The Saudi Aramco IPO offers a unique opportunity for climate-based transparency. Yet, despite having some of the cleanest oils, transparency is unlikely without pressure from investors and exchanges.
The days of simply sticking a pipe in the ground and tapping a pool of easy-to-handle and profitable crude oil are fading. Changing resources require people challenge conventional thinking on oil.
The decisions facing the Trump administration over the Paris Climate Agreement are not as simple as is often portrayed.
As the Trump administration casts doubt on the future of the U.S. role under the Paris climate accords, China finds itself positioned to lead.
Slashing the EPA’s budget and cutting its staffing as proposed in President Trump’s plan will have serious ramifications not only for public health and safety, but for productive collaboration with industry.
More power to the states to price carbon can support emissions reduction from human activities that accelerate climate change.
By simply knowing more about its oil, California has an opportunity to further transform a critical sector that must rapidly respond to the realities of a warming world.
While recent actions in Washington cast doubt on the reliability of federal data, states stand to gain if they collect the data necessary to solve pressing problems, such as climate change.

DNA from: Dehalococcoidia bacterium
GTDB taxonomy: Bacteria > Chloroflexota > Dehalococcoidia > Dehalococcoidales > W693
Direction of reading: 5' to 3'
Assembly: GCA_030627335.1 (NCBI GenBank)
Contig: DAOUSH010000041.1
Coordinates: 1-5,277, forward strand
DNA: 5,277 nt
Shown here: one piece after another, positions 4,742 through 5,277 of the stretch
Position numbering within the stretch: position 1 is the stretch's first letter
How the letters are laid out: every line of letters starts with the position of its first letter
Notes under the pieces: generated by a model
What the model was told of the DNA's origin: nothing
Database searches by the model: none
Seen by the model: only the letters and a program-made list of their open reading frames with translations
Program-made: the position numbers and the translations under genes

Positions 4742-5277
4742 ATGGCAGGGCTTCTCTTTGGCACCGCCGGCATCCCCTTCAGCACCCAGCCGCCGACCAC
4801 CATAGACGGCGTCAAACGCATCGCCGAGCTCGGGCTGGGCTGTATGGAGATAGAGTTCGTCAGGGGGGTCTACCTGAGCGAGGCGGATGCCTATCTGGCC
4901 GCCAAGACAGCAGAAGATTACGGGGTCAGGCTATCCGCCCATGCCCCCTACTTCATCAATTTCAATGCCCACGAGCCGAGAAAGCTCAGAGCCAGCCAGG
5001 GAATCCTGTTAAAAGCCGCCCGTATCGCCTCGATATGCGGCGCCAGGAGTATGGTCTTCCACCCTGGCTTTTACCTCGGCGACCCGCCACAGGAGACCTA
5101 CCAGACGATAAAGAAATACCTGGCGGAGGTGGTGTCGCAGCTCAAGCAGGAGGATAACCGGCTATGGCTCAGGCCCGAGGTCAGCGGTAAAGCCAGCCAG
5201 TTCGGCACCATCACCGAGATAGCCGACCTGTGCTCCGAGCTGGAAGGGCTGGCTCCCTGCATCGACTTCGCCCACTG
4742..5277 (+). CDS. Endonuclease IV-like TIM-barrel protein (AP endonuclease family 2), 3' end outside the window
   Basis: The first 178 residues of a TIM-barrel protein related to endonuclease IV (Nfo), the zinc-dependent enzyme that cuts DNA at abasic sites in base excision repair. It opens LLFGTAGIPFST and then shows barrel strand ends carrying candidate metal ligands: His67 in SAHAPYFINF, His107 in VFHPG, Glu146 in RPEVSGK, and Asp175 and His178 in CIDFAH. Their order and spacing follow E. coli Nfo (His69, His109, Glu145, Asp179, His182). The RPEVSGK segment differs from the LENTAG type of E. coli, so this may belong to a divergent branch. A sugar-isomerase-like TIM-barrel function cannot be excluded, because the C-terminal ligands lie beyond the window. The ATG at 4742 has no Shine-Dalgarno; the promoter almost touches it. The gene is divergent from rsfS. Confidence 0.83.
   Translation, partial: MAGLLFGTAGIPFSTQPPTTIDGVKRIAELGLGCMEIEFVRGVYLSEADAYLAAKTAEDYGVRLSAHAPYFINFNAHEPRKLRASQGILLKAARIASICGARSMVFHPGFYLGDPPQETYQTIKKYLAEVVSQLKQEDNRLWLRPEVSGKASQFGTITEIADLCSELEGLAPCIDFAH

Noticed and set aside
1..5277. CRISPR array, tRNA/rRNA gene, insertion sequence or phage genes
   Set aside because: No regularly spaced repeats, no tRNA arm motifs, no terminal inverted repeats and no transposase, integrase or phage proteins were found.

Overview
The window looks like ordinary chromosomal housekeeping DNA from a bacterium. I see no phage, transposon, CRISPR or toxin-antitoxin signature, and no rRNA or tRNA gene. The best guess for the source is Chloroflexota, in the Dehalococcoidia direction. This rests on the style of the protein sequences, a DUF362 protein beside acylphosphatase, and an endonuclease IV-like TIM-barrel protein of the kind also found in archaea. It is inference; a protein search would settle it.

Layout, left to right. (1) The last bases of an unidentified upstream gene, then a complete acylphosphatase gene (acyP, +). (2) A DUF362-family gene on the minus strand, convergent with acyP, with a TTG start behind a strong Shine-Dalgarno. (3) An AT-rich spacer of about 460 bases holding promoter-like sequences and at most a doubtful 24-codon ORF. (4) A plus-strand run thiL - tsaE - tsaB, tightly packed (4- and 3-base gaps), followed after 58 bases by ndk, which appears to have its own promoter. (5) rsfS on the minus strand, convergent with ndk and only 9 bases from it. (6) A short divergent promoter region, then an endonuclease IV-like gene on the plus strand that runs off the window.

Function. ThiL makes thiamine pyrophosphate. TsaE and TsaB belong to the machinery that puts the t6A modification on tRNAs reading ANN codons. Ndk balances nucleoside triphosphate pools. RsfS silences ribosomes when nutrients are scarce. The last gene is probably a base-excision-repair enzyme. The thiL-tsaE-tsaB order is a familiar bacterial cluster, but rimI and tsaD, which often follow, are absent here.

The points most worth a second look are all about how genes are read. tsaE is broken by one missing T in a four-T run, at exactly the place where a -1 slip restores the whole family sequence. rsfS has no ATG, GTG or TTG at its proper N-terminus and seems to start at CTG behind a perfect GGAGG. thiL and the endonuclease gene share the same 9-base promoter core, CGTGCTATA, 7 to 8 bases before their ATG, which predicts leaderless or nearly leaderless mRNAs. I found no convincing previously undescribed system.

California faces hidden climate risks from its oils.
The Trump administration, as well as the private sector, should embrace strategies for jointly tackling local air quality and global climate change where there are many goals which naturally align.
The Carnegie Energy and Climate Program engages global experts working on issues relating to energy technology, environmental science, and political economy to develop practical solutions for policymakers around the world. The program aims to provide the leadership and the policy framework necessary to minimize the risks that stem from global climate change and competition for resources.
The Carnegie Endowment for International Peace has created a new leadership initiative to develop a non-partisan solution financing a better transportation system in the United States. Former U.S. Senator Bill Bradley, former Pennsylvania Governor and Secretary for Homeland Security Tom Ridge, and former U.S. Comptroller General and now founder and CEO of the Comeback America Initiative David Walker, will lead an intensive analysis to find politically realistic measures to fix what is now a broken transportation system.
The agency provides information on solar activity, sea level rise, the temperature of the atmosphere and the oceans, the state of the ozone layer, air pollution, and changes in sea ice and land ice. How much warmer will the planet get? How will sea level rise progress? What will happen to soil moisture, and therefore agricultural production, in a warmer world? NASA scientists and engineers will help answer these and other critical questions in the future.